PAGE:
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Sunday, April 20, 2014

Dynasty, former Saipan garment firms want to reverse FICA ruling

The owner of Tinian Dynasty Hotel and Casino and former garment manufacturers on Saipan are appealing a federal court ruling on a FICA issue to the U.S. Court of Appeals for the Ninth Circuit.

Tinian Dynasty owner Hong Kong Entertainment (Overseas) Investment Ltd. and former Saipan garment manufacturers notified the U.S. District Court for the NMI on Wednesday about their appeal to the Ninth Circuit.

The appellants want the Ninth Circuit to reverse Chief Judge Ramona Manglona’s dismissal of their two lawsuits filed on their behalf and on behalf of some of their former foreign workers.

In her ruling issued on March 19, 2013, Manglona ruled that Social Security and Medicare taxes—collectively known as Federal Insurance Contributions Act or FICA taxes—are payable on services of foreign workers employed in the CNMI from 2004 to 2008.

Manglona stated that the CNMI is part of the United States for FICA purposes and that the employee-FICA is an excise tax within the meaning of Section 606(b) of the Covenant.

Hong Kong Entertainment and former garment manufacturers disagree.

These manufacturers are American Pacific Textile Inc., Grace International Inc., Handsome Textiles (Saipan) Corp., Hansae (Saipan) Inc., Marianas Garment Manufacturing Inc., Michigan Inc., Neo Fashion Inc., Sam Kwang Saipan Corp., Top Fashion Corp., Uno Moda Corp., and U.S. CNMI Development Corp.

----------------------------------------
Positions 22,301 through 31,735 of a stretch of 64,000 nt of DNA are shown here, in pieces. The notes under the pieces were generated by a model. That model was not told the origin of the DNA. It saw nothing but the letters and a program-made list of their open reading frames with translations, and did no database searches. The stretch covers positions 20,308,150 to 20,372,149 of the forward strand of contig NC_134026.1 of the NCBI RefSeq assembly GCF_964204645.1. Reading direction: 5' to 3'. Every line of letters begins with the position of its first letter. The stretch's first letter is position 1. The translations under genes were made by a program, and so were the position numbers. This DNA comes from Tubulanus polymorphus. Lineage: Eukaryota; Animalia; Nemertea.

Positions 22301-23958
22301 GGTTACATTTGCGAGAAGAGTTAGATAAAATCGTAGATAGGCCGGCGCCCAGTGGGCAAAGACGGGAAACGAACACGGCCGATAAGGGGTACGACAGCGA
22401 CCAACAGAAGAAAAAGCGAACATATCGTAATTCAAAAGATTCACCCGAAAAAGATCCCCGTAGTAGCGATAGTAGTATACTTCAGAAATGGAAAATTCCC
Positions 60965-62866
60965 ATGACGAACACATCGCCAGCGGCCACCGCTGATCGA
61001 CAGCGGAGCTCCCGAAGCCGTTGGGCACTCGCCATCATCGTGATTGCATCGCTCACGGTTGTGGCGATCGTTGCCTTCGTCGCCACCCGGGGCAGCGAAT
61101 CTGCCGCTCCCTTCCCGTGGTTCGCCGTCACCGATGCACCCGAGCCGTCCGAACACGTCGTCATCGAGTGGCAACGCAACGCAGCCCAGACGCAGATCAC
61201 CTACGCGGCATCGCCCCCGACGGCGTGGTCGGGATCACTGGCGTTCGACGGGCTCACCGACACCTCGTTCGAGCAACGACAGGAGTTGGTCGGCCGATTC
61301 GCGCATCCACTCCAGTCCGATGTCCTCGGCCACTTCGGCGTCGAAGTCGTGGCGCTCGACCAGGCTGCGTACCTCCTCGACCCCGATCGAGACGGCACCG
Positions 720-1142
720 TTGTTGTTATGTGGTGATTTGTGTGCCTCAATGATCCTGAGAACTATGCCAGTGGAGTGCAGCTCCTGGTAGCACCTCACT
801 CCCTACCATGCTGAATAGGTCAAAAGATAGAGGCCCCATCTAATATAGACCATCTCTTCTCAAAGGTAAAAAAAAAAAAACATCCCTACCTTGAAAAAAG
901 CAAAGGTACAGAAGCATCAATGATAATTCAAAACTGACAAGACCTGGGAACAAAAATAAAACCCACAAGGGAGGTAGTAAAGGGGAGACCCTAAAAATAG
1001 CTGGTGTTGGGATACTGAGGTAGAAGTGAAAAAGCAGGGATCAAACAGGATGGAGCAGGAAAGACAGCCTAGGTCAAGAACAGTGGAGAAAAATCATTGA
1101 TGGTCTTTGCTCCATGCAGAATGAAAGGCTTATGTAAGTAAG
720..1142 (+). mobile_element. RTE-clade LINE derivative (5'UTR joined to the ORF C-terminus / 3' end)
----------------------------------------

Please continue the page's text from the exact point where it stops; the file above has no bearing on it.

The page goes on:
Hong Kong Entertainment (Overseas) Investment Ltd., and Rifu Apparel Corp. are also filing a separate appeal on the same issue.

Hong Kong Entertainment and Rifu Apparel sued the U.S. government to recover allegedly wrongfully paid FICA taxes.

Twelve other defunct manufacturers, including the other group of appellants, and several Chinese nationals employed by the factories and their affiliates, filed separate but similar lawsuit against the U.S. government. They alleged that they erroneously withheld taxes from the wages of their then employees and paid them to the U.S. government when these employees should have been exempt from FICA taxes.

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